Sauvage: "We are not animals after all..." | Review

by - Thursday, February 28, 2019


Translated from French to English "Sauvage" means wild and this film is most certainly that. It is a dark exploration of the often dangerous world of sex work. Camille Vidal-Naquet brings us his debut feature following the character of Léo played by Félix Maritaud. He is a lonely, quiet guy who keeps to himself except when navigating the business of survival. Léo is intelligent and street smart with a never-ending pain lurking in his eyes. You can see how affected he is by the world around him and the people who go in and out of it.

There's a real exploration of community in Sauvage. The multiple sex workers on the streets look out for one another and they take their business seriously, "blowjobs are €20" they say after discovering a new man on the street doing them for €5, sometimes for free. It is not a joke to them, it is a means of survival, especially for Ahd, Léo's closest thing to a friend. One of the more tender moments shows the two of them in bed together, Ahd momentarily provides Léo with his need, he holds him closely and lets him sleep on his chest. "We are not animals after all" he says. This one sentence embodies the entire weight of the narrative. Sex work is not animalistic, it is survival.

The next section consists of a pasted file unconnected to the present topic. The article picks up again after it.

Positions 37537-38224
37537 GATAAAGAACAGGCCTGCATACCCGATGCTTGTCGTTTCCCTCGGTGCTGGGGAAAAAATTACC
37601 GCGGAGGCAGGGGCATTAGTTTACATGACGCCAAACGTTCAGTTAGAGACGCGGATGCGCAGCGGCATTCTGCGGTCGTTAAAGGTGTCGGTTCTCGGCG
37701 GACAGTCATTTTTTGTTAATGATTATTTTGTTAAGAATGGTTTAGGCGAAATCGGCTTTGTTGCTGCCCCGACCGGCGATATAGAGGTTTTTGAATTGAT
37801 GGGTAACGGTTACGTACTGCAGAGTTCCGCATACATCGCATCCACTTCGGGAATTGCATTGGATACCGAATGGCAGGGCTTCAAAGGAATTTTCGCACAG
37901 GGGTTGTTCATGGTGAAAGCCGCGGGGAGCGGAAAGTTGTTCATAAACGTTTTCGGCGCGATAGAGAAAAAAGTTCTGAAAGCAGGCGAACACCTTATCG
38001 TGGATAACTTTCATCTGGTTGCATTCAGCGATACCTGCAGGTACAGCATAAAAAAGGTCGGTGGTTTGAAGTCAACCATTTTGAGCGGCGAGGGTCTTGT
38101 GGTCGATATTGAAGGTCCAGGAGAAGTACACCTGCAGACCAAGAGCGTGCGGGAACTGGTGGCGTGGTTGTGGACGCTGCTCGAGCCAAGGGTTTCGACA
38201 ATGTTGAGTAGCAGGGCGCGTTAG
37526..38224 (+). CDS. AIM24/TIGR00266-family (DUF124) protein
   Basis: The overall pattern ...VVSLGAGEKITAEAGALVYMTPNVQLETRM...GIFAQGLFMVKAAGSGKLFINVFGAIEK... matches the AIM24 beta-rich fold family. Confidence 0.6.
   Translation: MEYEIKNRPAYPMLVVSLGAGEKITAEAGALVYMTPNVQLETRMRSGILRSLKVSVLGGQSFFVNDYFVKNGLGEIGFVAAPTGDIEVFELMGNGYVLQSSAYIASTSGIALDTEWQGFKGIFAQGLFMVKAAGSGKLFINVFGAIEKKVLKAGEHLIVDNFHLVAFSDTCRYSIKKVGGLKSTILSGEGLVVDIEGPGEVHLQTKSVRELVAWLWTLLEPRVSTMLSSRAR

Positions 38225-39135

Vidal-Naquet builds a bleak, gritty world for his actors to play in from the colouring and texture of each scene to showing each brutal aspect of Léo's life. The abuse, the blowjobs on the side of the road, the endless insults... it all paints a picture of Léo's tortured life so that when he holds the doctor during a physical we are so connected to his need of love and nurture it pains us that we can do nothing for him but we root for someone who can.

 Sauvage leaves me with an ache. Watching him navigate every brutality, watching his clients brutally pick apart his body in casual conversation right in front of him and only being able to watch leaves me frustrated. We are the apathetic clients who use him for our entertainment for 90 minutes and move on to the next thing. Camille Vidal-Naquet painted an painstakingly beautiful portrait of a damaged person whose need for love does not waiver in even the most trying of times. A brutal watch but worth it if you can get through it.


Sauvage opens in select cinemas nationwide on 1st March. More info at www.sauvage.film

Until next time

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